Directed by John McDonald and starring Colin Ryan as Leontes, Evy Gildrie-Voyles as Queen Hermione and Brandon Meeks as Polixenes, “The Winter’s Tale” also features Josh Bernaski as Antigonus, Ryan Bowie as Camillo, Hannah Church as Emilia, Jay Doolittle as the Shepherd, Ted Jones as Autolycus, Travis Kendrick as the Clown, Ashley Laverty as Paulina, Gregory Pember (by permission of Actor’s Equity) as Florizel, and Kendall Anne Thompson as Perdita.

This production is made possible in part through the generous support of the City of Clarksville.

“The Winter’s Tale” runs March 9th through March 17th, playing Fridays and Saturdays at 8:00pm, with a 2:00pm matinee on Saturday, March 17th. Tickets are $15.00 (adults) and $10.00 (ages 13 and under) and may be purchased online at, by phone at 931.645.7699, or at the theatre during regular box office hours (9:00am to 2:00pm, Monday through Friday).

The performance on Friday, March 9th, is our regular pay-what-you-can preview; all tickets not pre-sold at the regular ticket price will go on sale at 7:30pm for whatever price you wish to pay.

Where Are the Christians Now? | Rev. Dr. William J. Barber, II

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May 7th, 2013 – In an address at Martin Street Baptist Church in Raleigh, Rev. Dr. William J. Barber, II asks his fellow Christians, in the light of the regressive legislation pouring out of the North Carolina General Assembly, “Where are you now?”

A Moral Movement for the Nation | Rev. Dr. William J. Barber, II

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April 13th, 2014 – Preaching on Palm Sunday from the historic Riverside Church in New York City, Rev. Dr. William J. Barber, II, architect of the North Carolina Moral Monday Movement, delivers a powerful message to the nation.

Deep cries out – Bethel Church (Feat. William Mathews) (Best Worship Song with lyrics)

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Bethel Church – Deep cries out, New Album: Be lifted high, Year: 2011

I’ve got a river of living water
A fountain that never will run dry
It’s open Heavens You’re releasing
And we will never be denied

Cause we’re stirring up deep deep wells
We’re stirring up deep deep waters
We’re going to dance in the river, dance in the river
Cause we’re stirring up deep deep wells
We’re stirring up deep deep waters
We’re going to jump in the river
Jump in the river and everybody singing now

Deep cries out to deep cries out to
Deep cries out to deep cries out to
So we cry out to, we cry out to, You Jesus

We’re falling into deeper waters, calling out to You
We’re walking into deeper waters, going after You

If He goes to the left then we’ll go to the left
And if He goes to the right then we’ll go to the right
We’re going to jump jump jump jump in the river
Jump jump jump jump, everybody
If He goes to the left then we’ll go to the left
And if He goes to the right then we’ll go to the right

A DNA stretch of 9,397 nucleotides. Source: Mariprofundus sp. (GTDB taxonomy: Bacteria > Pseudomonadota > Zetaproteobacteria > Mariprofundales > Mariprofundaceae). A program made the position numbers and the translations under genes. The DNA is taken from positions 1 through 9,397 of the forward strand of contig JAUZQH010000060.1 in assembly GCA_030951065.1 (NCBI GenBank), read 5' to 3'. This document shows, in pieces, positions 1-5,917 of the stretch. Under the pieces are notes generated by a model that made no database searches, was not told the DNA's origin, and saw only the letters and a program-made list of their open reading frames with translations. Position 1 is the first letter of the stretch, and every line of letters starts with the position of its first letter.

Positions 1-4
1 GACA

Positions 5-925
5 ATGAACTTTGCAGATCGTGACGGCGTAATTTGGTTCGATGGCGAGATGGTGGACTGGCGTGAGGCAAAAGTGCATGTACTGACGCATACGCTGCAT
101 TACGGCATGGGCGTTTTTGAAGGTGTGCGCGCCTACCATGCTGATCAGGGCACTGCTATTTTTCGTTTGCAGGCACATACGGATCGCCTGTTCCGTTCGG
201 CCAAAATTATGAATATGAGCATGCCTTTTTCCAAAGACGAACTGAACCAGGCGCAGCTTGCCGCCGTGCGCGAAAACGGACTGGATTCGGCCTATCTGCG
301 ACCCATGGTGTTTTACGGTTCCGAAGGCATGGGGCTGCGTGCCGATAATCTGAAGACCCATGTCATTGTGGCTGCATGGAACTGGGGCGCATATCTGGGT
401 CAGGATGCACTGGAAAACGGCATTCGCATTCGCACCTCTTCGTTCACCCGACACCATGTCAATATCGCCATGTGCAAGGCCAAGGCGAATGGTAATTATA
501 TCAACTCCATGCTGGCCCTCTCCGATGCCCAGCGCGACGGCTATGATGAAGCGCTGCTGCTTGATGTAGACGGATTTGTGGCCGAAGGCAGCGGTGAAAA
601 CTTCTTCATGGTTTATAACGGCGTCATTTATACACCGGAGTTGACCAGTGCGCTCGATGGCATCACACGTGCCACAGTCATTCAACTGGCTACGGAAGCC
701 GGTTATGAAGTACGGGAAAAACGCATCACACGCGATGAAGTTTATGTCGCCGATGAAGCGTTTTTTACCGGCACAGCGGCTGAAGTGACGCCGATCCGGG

We’re going to dance dance, dance dance in the river
Dance dance, dance dance, everybody
If He goes to the left then we’ll go to the left
And if He goes to the left then we’ll go to the right
We’re going to shout shout shout shout in the river
Shout shout shout shout in the river, everybody

William Allen White Elementary School- Wichita,Ks.

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Watch and see new faces of William Allen White Elementary 2017-2018 new School Year! If you haven’t seen our building this is a must see! //White Elementary under the leadership of Principal Paula Rodriguez and Asst. Principal Marchelle Moore are taking the Eagles to new levels just like the schools focus which is “Eagle Excellence.” Visit us on for more info.

Video Shot and Edited by: Shawn Johnson

William Lee Golden – American Vagabond (1986 MCA CD) [Full Album]

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(See track list below notes.)

This is the solo album of the Oak Ridge Boy formerly known as Bill Golden! I figured I’d post this album since it was not already here (in its entirety, anyway.) This is from the CD, which is long out of print and getting harder to find.

If you’re expecting some light country pop along the lines of the Oaks, you’re in for a surprise. Golden wanted to delve more into rock and this album reflects that. One of the producers is Booker T. Jones and there is an all-star cast on-hand of names familiar to country and rock fans. Golden’s soon-to-be ex-bandmates put in guest appearances on “Music For My Soul” and “You Turn The Light On”. Golden’s soon-to-be ex-wife, Luetta, can be heard on “Music For My Soul” as well. Interestingly, Golden chose to record his own version of “Come On In (You Did The Best That You Could Do)”, which the guys had just recorded but with Duane Allen on lead.

According to a press release, the “complete project took approx. 2 years” but says that recording ran from 6/15/85 – 1/27/86.
American Vagabond was released in June ’86 and peaked at #53 the first week of August, and was off the chart by the end of the month. As we all know, Golden was out of the Oaks by the following March.

“You Can’t Take It With You” and “Love Is The Only Way Out” were issued as singles and hit #72 and #53, respectively, on the country charts. William Lee performed some of the album’s tracks at Farm Aid that year, with Joe Walsh guesting on guitar.

MCAD-5749, 1986.

00:00 Still In The Game (Steve Winwood, Will Jennings)
04:24 Come On In (You Did The Best You Could Do) (George Green, Rick Giles)